Junker’s first priority: Keeping the Union together



Will Jean-Claude Juncker go down in history as the President of the European Commission under which the European Union will break up?

The European Council might have discussed and decided yesterday the strategic agenda for the next five years, for Jean-Claude Junker, the nominated President of the European Commission there is one first and foremost outstandingly important task: keeping the Union together. Assumed that David Cameron will be re-elected in 2015, there might be a British referendum by 2017 to leave the EU – or to continue to stay in it. With a publicly known No from David Cameron to support Junker’s nomination as the next President of the European Commission, the task did not become easier.

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Wanted: a new President of the European Commission – a job description and an agenda



If we look for a new President of the European Commission it is good to have a common understanding of his role and tasks. The second point is: which agenda should be driven forward?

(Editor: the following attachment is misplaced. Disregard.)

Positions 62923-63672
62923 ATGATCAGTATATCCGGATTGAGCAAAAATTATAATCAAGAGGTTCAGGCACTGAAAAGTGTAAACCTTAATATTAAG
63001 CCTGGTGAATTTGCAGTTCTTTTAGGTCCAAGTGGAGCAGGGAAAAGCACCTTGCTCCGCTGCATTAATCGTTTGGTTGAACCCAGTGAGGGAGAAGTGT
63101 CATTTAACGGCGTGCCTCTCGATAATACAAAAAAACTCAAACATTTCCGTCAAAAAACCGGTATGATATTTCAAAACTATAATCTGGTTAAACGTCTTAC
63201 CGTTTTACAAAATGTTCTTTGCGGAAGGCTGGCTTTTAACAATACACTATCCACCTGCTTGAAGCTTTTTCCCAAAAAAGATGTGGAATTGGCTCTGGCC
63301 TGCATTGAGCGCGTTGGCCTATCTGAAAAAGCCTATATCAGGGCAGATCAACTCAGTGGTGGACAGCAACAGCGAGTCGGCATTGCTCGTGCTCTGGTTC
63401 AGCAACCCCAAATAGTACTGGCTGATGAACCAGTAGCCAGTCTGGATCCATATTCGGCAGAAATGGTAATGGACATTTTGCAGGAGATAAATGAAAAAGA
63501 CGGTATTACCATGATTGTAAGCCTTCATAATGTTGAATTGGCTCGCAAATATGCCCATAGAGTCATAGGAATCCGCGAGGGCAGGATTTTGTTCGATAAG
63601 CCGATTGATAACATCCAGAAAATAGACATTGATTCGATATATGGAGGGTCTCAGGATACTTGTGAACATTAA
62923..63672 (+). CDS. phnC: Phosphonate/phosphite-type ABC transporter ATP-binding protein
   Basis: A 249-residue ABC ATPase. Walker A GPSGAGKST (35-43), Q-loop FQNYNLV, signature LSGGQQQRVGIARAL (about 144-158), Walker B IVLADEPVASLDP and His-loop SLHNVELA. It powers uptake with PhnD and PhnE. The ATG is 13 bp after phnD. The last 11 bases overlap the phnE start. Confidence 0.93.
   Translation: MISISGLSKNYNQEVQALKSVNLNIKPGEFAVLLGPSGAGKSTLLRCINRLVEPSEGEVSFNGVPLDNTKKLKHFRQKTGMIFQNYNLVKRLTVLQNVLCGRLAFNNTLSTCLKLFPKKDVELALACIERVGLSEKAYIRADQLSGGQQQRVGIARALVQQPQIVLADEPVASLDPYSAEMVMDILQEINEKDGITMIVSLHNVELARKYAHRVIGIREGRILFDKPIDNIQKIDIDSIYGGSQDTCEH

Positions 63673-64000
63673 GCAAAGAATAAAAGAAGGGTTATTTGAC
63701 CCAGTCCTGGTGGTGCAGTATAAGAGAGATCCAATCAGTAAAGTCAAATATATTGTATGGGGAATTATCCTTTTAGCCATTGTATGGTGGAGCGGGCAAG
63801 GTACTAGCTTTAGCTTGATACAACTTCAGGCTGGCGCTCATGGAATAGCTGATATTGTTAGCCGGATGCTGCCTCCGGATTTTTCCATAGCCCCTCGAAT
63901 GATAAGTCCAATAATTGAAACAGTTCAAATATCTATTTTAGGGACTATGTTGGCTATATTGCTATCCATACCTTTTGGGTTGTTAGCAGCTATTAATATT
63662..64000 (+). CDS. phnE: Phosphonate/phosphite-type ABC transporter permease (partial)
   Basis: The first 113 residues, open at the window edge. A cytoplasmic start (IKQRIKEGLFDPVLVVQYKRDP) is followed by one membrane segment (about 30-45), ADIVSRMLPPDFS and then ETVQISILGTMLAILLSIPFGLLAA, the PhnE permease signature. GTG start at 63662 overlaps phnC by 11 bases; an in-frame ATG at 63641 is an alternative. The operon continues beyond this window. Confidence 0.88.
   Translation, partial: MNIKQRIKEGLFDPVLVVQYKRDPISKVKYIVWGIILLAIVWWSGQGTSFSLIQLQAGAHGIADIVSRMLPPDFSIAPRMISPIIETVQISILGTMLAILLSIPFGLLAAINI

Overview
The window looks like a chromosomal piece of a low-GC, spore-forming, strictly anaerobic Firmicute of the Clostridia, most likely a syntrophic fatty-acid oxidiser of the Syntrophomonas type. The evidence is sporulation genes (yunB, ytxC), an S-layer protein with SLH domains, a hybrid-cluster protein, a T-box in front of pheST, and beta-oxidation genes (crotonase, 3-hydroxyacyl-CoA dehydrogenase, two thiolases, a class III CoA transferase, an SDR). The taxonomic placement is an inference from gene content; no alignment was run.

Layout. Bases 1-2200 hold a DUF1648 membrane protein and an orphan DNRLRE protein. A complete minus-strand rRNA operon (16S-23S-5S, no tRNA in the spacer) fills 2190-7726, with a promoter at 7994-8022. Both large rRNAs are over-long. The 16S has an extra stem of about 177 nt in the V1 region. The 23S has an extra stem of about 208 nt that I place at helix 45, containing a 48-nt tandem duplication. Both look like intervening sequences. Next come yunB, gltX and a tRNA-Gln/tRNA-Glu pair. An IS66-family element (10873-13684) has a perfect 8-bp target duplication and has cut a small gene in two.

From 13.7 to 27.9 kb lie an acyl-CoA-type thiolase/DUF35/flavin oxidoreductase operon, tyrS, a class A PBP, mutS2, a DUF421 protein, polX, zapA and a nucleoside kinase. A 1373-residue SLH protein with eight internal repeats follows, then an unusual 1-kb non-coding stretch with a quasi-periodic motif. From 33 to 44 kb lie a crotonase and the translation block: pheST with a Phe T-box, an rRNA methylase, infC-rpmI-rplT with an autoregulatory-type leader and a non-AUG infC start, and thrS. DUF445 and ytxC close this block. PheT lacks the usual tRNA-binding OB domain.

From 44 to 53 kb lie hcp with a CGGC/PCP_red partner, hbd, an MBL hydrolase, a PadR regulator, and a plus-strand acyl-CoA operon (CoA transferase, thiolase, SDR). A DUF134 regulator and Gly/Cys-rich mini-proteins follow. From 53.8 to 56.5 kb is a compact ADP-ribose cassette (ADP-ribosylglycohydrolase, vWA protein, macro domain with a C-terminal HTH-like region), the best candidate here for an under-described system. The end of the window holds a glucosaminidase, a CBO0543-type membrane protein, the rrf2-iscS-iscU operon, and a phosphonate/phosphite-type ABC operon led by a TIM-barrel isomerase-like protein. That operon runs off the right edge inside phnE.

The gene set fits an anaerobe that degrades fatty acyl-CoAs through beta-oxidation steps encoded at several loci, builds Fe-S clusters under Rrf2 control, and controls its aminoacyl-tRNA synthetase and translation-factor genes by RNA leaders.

First, the role and tasks of the President:

Representing the Union and Heading the European Commission

Representing the Union – especially together with the President of the Parliament and the President of the European Council. Lay down guidelines within which the Commission – as one of the seven ‘constitutional’ bodies of the Union – is to work, decide on the internal organisation of the Commission, ensuring that it acts consistently, efficiently and as a collegiate body; appoint Vice-Presidents from among the members of the Commission, other than the High Representative of the Union for Foreign Affairs and Security Policy (Art. 17,6 TEU).

Promoting the general interest of the European Union and taking appropriate initiatives

Driving the Union forward by delivering a future-oriented and lean legal framework for the welfare of all 28 Member states and its citizens. Executing the exclusive initiative right in matters where the community method applies. Providing political thought leadership for the European Union, e.g. through speeches and upon occurrences such as the State of the Union address. Initiate the Union’s annual and multiannual programming with a view to achieving interinstitutional agreements. Execute the budget and manage programmes. Exercise coordinating, executive and management functions, as laid down in the Treaties. (Art. 17,1 TEU).

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